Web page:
There was snow in San Diego this week — well, at least for a lucky group of giant pandas.
Over 15 tons of shaved ice were blown into the San Diego Zoo's panda exhibit Tuesday morning (March 19) to give the endangered bears a chance to play in the powder they would experience in their natural habitat.
Panda cub Xiao Liwu climbs on top of his mom during a special snow day at the San Diego Zoo. CREDIT: Ken Bohn, San Diego Zoo
The snow day was a first for Xiao Liwu — or "Mr. Wu," as keepers have taken to calling him. The charismatic cub was born over the summer to panda mom Bai Yun, who was making "snow pandas" on Tuesday while Xiao Liwu climbed on top of her.
"Xiao Liwu was jumping on Mom, wrestling with her and getting used to being thrown in the snow by mama bear," Jennifer Becerra, San Diego Zoo senior keeper, said in a statement. "He was definitely enjoying the snow and running around. I've never seen him so wired up."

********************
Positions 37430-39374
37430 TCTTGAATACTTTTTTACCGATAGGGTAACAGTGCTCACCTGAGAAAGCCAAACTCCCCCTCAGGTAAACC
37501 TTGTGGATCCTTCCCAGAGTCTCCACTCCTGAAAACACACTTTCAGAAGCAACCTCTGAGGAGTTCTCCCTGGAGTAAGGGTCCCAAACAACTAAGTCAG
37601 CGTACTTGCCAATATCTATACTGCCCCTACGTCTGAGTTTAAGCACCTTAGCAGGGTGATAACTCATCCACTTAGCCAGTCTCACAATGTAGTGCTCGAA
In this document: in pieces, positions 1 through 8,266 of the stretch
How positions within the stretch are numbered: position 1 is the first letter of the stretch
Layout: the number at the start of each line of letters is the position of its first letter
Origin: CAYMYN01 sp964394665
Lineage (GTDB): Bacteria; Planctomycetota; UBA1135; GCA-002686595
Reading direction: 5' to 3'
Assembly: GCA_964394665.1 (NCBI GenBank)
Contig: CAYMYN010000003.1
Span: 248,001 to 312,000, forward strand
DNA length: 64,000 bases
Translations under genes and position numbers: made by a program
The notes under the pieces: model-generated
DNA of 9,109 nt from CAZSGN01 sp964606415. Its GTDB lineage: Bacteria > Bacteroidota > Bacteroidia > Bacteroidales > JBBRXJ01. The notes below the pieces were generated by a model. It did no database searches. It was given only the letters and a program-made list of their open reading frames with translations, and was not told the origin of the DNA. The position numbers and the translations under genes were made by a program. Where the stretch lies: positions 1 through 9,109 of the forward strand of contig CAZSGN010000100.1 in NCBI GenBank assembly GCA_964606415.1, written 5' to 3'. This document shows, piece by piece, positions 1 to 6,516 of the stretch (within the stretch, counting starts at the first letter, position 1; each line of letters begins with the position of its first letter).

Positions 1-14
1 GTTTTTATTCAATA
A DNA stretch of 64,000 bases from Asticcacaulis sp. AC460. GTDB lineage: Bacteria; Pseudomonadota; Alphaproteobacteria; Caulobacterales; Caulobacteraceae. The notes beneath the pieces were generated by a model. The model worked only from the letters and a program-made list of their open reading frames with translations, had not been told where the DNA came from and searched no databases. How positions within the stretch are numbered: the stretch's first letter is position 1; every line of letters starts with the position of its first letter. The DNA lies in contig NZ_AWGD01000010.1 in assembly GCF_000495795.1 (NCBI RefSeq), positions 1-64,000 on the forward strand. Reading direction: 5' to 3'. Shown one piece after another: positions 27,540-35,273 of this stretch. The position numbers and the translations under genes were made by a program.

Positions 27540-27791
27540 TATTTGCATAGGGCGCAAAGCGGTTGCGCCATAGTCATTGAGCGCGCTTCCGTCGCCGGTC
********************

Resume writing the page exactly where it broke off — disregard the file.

Xiao Liwu, whose name means "Little Gift," was the sixth cub born to Bai Yun ("White Cloud"). All the San Diego Zoo giant pandas are on a research loan from China, as part of a long-term captive breeding program. (Four of Xiao Liwu's siblings have already been moved from California to China.)
Snow is a rare treat for giant pandas in San Diego. CREDIT: Ken Bohn, San Diego Zoo
Today there are 44 giant pandas living in zoos outside of China, where the bears' only current natural home exists. As just 1,600 pandas are thought to be left in the wild, researchers maintain that captive breeding is an important way study and conserve the endangered species. In addition to habitat loss from human activities and low reproductive rates, giant pandas' survival is also threatened by climate change. A study released in the journal Nature Climate Change last year found that global warming could wipe out much of the bears' chief food source, bamboo, over the next century.
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